Watch above: Lt.-Col Dan Bobbitt was killed Wednesday and four other soldiers were injured at CFB Wainwright when the light armoured vehicle they were in rolled over. Shirlee Engel reports.
Military officials are still investigating an accident in Wainwright, Alberta on Wednesday that killed Lt.-Col. Dan Bobbitt and injured four others.
Bobbitt, commanding officer of the 2nd Regiment, Royal Canadian Horse Artillery based at Garrison Petawawa, Ont., died during a training exercise at CFB Wainwright, 300 kilometres southeast of Edmonton.
Military officials have not released any other details, saying the investigation is ongoing.
The LAV III, as it’s known in the army, has been involved in more than a dozen rollovers since it was introduced in 1999, including several accidents in Afghanistan that resulted in at least five fatalities.
Bobbitt is not the first person to die in a LAV III rollover during a training exercise at CFB Wainright.
Pvt. Patrick Dessureault was killed in a 2005 training accident at the base.
His family still doesn’t know what led to the accident.
“I don’t know what the army has done to correct this situation,” Dessureault’s brother Samuel Dessureault told Global News. “How many losses do we have to endure before they do something?”
WATCH BELOW: Major Jennifer Causey, Second in Command at CFB Petawawa, said she’s aware of the other incidents involving LAVs but she has never experienced any safety concerns during her time in the vehicle.
Global News contacted the Canadian Forces to find out about Dessureault’s death. While military police ruled it an accident, it’s not known if the inquiry has been completed.
Deaths ruled accidental are studied by a board of inquiry, behind closed doors, and it’s up to the board to notify the family of its findings.
It can take years for the results to be reported.
But it’s not unusual for LAVs to tip over, said military analyst Col. (Ret.) Michael Drapeau.
“One of the risks associated with the operation of a LAV is that it has a high gravity point and it’s fairly easy to tip it over, and particularly if there is a turret on top,” Drapeau explained. “Then it’s top-heavy.”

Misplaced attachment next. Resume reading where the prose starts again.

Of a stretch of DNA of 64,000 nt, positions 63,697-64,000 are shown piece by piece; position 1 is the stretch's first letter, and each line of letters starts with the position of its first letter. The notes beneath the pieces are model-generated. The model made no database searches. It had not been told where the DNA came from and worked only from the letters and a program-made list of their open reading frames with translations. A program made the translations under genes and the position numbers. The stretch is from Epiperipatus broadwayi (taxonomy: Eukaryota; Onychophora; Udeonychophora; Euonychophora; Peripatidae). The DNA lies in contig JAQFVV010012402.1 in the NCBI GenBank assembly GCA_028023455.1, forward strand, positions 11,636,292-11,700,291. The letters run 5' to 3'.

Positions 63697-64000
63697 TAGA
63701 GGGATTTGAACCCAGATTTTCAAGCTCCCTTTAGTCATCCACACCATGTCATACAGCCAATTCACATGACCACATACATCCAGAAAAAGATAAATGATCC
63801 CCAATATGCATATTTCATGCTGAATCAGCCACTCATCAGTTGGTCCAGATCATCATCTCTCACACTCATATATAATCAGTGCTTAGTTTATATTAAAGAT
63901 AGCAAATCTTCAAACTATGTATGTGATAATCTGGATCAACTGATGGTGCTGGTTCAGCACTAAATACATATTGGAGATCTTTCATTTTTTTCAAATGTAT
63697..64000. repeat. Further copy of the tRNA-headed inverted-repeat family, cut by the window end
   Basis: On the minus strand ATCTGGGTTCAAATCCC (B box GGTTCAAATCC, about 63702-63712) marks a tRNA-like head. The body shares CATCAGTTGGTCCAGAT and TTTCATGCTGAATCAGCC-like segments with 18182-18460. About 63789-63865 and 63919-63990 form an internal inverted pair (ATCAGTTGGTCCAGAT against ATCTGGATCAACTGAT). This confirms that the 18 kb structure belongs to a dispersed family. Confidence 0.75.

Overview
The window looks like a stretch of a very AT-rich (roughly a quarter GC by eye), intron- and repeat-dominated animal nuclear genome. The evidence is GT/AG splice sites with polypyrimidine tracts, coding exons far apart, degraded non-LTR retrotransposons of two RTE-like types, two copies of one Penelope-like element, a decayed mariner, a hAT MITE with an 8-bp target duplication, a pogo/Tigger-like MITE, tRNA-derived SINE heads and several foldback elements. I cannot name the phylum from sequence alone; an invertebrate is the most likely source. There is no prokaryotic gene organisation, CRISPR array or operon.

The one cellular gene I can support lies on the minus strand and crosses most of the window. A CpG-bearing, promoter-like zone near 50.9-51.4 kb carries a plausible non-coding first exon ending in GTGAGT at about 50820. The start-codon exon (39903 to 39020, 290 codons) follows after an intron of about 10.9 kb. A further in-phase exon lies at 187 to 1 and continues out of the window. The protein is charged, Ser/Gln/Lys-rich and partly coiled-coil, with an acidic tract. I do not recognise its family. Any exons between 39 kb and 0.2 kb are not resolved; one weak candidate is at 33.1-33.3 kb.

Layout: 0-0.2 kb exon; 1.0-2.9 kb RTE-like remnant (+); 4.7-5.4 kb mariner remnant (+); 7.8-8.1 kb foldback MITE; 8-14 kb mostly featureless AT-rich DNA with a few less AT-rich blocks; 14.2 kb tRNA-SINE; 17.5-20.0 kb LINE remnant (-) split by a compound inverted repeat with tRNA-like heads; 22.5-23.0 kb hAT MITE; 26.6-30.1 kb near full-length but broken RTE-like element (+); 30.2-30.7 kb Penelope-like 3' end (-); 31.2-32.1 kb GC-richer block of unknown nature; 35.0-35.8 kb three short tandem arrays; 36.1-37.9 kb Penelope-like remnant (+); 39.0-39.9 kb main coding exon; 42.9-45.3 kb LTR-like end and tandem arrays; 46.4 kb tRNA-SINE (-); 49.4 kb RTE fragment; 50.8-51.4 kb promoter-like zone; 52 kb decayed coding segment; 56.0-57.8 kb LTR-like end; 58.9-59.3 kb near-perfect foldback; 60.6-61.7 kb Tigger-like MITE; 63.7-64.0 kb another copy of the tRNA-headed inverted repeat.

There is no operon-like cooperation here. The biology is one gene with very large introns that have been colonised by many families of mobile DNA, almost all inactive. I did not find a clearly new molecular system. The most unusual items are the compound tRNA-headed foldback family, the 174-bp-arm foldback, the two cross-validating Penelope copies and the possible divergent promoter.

Drapeau said there are ways to manoeuvre the vehicle to “minimize the risk” of it tipping over.
But, he said training, experience and following instruction are all factors that could lead to the LAV rolling.
In the case of this most recent accident, Drapeau said it’s likely a case of human error or lack of training or experience that led to the deadly rollover.
He doesn’t believe the military needs to change the way LAV operators are trained. But, he said the military needs to “re-qualify” operators and “be absolutely certain anybody and everybody follows the drills and follows the operating procedures.”
The Canadian Forces are in the midst of a $1-billion upgrade aimed at improving the LAV IIIs stability, among other things.
As the vehicles returned from the Afghan war, National Defence embarked on an ambitious program to improve the protection, electronics and stability of the vehicle, including the powertrain and suspension. It’s not clear whether Bobbitt’s vehicle had been upgraded.
The refurbishment program, being carried out by General Dynamics Land Systems Inc., is expected to finish work on the army’s entire fleet by 2017.
With files from Shirlee Engel, Bryan Mullan and The Canadian Press
© Shaw Media, 2014